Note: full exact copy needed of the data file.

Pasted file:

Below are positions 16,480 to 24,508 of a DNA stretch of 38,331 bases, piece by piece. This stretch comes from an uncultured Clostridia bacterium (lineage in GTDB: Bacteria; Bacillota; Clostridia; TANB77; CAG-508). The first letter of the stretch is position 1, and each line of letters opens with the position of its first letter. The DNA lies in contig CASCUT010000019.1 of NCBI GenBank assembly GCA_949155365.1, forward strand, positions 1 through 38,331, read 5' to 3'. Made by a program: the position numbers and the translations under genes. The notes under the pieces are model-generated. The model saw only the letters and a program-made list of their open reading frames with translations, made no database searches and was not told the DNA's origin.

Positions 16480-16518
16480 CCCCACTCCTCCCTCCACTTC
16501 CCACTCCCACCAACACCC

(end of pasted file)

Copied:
Below are positions 16,480 to 24,508 of a DNA stretch of 38,331 bases, piece by piece. This stretch comes from an uncultured Clostridia bacterium (lineage in GTDB: Bacteria; Bacillota; Clostridia; TANB77; CAG-508). The first letter of the stretch is position 1, and each line of letters opens with the position of its first letter. The DNA lies in contig CASCUT010000019.1 of NCBI GenBank assembly GCA_949155365.1, forward strand, positions 1 through 38,331, read 5' to 3'. Made by a program: the position numbers and the translations under genes. The notes under the pieces are model-generated. The model saw only the letters and a program-made list of their open reading frames with translations, made no database searches and was not told the DNA's origin.

Positions 16480-16518
16480 CCCCACTCCTCCCTCCACTTC
16501 CCACTCCCACCAACACCC